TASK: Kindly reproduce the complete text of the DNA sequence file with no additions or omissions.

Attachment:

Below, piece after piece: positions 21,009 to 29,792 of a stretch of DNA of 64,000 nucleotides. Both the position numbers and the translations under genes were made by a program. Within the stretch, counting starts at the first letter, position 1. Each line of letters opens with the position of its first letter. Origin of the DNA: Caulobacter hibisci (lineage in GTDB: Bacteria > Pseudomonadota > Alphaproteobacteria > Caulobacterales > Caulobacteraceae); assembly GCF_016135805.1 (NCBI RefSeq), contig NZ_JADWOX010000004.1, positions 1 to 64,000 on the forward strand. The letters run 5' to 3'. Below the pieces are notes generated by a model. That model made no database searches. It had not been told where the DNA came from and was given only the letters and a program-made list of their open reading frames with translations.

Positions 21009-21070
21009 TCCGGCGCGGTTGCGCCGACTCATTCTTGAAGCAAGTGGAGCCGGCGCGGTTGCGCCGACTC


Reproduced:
Below, piece after piece: positions 21,009 to 29,792 of a stretch of DNA of 64,000 nucleotides. Both the position numbers and the translations under genes were made by a program. Within the stretch, counting starts at the first letter, position 1. Each line of letters opens with the position of its first letter. Origin of the DNA: Caulobacter hibisci (lineage in GTDB: Bacteria > Pseudomonadota > Alphaproteobacteria > Caulobacterales > Caulobacteraceae); assembly GCF_016135805.1 (NCBI RefSeq), contig NZ_JADWOX010000004.1, positions 1 to 64,000 on the forward strand. The letters run 5' to 3'. Below the pieces are notes generated by a model. That model made no database searches. It had not been told where the DNA came from and was given only the letters and a program-made list of their open reading frames with translations.

Positions 21009-21070
21009 TCCGGCGCGGTTGCGCCGACTCATTCTTGAAGCAAGTGGAGCCGGCGCGGTTGCGCCGACTC